It is required to have at least one shareholder. A shareholder can be either a resident or a non-resident individual or corporate entity. The company can have as many as 50 shareholders.100% foreign ownership is allowed.

  5. Company Secretary

    A qualified company secretary has to be appointed within six months of business incorporation in compliance with the Singapore Companies Act (Section 171). This individual must be a natural resident. Neither a shareholder nor a sole director is eligible to be a company secretary.

  6. Paid-Up Capital

    This refers to the total amount of shareholders’ fund. A minimum paid-up capital of SGD 1 is necessary for setting up a new private limited company. The total amount can be increased at any point in time after the company’s incorporation.

    For a foreigner applying for an Employment Pass, it is recommended to provide at least SGD 100,000 of paid-up capital for the following reasons:

    • A requirement for companies undertaking specific government projects
    • Creates a good first impression on prospective clients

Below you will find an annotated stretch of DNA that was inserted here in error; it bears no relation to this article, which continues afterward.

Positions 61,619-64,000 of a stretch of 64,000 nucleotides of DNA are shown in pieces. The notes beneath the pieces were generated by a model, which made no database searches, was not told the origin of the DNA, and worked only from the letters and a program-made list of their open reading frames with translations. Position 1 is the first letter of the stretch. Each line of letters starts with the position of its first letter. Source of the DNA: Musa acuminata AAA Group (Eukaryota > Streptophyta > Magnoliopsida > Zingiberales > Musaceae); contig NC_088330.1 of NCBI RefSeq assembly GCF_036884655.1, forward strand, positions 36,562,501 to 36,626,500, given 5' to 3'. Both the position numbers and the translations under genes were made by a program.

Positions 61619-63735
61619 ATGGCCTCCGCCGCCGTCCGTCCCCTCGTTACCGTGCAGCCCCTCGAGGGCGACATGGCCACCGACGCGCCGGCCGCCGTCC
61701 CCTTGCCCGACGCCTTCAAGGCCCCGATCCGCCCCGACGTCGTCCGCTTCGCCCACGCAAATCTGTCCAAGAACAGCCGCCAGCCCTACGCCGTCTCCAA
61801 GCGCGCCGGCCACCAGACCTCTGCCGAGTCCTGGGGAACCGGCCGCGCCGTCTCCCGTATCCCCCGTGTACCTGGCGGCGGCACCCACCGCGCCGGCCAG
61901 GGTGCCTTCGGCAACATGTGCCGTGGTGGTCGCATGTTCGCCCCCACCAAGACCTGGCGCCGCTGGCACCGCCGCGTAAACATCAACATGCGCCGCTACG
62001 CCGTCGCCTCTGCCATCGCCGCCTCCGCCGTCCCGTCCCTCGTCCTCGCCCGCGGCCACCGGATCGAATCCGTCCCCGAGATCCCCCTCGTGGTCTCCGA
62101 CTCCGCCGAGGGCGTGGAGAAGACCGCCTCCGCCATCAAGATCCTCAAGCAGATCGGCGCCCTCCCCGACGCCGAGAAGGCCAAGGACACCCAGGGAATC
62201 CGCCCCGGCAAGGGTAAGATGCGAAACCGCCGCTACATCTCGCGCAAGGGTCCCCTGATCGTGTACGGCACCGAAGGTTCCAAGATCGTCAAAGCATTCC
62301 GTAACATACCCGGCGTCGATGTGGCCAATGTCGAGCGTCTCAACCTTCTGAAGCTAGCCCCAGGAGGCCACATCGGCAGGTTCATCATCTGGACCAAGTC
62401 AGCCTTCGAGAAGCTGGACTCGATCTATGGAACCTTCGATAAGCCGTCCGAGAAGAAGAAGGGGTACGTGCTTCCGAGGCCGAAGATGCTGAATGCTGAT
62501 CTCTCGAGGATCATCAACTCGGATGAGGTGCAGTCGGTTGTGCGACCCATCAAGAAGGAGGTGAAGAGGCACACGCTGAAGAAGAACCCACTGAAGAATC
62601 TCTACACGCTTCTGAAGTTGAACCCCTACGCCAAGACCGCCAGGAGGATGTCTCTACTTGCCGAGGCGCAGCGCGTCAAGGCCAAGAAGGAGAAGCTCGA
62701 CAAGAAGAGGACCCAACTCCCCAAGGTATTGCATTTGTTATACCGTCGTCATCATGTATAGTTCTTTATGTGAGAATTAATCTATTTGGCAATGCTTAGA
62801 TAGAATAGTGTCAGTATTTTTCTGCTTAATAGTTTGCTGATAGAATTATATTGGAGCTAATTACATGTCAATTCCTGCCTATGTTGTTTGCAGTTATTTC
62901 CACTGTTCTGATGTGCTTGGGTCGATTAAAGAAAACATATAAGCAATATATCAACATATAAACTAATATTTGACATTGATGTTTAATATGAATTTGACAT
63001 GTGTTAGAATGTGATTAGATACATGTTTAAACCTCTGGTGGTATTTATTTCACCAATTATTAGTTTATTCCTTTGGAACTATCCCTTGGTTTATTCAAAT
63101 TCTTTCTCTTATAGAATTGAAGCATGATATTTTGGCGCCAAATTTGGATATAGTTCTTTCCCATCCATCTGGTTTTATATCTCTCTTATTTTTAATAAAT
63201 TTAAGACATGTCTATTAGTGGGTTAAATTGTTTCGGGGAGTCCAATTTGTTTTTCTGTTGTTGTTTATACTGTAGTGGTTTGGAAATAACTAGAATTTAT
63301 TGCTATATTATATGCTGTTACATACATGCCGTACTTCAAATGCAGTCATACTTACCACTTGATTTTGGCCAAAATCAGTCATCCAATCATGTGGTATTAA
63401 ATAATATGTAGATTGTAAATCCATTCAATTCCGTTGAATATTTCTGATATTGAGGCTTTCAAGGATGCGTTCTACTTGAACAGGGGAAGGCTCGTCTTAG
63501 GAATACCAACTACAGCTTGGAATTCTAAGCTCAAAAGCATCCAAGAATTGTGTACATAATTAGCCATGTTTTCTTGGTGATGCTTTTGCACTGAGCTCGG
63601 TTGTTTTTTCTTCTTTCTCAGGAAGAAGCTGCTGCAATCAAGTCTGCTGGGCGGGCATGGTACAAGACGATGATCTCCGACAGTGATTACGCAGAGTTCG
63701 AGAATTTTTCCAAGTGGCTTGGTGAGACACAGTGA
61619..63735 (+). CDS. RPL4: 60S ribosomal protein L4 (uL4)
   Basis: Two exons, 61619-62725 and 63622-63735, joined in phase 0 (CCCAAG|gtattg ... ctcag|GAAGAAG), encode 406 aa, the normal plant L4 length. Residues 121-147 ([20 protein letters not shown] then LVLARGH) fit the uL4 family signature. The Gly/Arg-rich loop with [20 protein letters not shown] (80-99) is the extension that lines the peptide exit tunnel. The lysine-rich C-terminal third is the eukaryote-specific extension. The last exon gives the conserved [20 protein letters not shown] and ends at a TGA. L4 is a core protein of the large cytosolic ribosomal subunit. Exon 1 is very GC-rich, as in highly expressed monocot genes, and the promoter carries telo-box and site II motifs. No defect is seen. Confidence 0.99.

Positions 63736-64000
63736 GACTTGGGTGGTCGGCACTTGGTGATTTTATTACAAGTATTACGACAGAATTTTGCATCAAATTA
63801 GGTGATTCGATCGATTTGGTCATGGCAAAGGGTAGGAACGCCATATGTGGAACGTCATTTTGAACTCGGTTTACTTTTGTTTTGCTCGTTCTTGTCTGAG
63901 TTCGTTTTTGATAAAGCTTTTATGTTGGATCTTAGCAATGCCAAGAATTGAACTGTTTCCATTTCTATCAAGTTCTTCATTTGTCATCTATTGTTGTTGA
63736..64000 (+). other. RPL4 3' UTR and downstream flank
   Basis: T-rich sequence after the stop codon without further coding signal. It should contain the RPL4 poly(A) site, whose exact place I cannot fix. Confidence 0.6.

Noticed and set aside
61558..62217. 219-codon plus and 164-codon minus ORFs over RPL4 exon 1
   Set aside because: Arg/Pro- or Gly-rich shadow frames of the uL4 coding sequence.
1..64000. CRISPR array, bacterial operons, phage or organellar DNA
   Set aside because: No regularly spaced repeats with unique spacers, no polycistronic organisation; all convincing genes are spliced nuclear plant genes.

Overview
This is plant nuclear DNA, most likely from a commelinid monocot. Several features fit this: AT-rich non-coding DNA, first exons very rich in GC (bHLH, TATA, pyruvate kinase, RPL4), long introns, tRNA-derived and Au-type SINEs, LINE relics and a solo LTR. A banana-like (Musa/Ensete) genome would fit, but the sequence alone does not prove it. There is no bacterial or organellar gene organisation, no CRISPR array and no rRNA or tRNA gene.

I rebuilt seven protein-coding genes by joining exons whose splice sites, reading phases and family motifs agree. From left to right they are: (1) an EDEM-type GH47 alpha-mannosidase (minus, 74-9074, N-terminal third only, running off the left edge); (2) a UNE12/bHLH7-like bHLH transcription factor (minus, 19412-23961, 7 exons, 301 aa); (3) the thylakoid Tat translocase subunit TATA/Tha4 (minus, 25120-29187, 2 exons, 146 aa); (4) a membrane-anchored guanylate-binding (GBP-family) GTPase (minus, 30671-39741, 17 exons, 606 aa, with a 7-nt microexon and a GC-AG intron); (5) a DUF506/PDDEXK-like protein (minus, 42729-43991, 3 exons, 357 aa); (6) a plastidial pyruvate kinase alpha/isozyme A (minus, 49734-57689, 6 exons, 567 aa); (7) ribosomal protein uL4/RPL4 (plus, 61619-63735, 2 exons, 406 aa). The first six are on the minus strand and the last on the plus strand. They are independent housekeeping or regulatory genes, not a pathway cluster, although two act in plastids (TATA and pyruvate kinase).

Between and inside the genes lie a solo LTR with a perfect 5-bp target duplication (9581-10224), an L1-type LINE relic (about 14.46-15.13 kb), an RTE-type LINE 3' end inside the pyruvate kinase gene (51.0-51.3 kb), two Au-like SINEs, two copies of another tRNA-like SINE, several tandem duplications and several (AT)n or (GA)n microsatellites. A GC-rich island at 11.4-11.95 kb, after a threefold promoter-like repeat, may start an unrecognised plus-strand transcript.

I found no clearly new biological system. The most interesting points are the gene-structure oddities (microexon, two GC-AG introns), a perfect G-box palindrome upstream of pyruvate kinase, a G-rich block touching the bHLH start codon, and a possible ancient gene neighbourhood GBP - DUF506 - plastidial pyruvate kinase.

Note: A higher paid-up capital does not guarantee or hasten the approval of a foreigner’s application for a work pass.

  7. Company’s Registered Address

    This refers to a local physical location, either residential or commercial and strictly not a post office box (P. O. box). This address must be capable of receiving and acknowledging all official communications and notices as may be addressed to it.

  8. Taxation

    Newly-incorporated companies in Singapore are entitled to the following tax exemptions for the first three consecutive YAs:

    (For companies incorporated in YA 2019 and before)

    • Full tax exemption on the initial SGD 100,000 income
    • 50% tax exemption on the succeeding SGD 200,000 income

    (For companies incorporated in YA 2020 and beyond)

    • 75% tax exemption on the initial SGD 100,000 income
    • 50% tax exemption on the succeeding SGD 100,000 income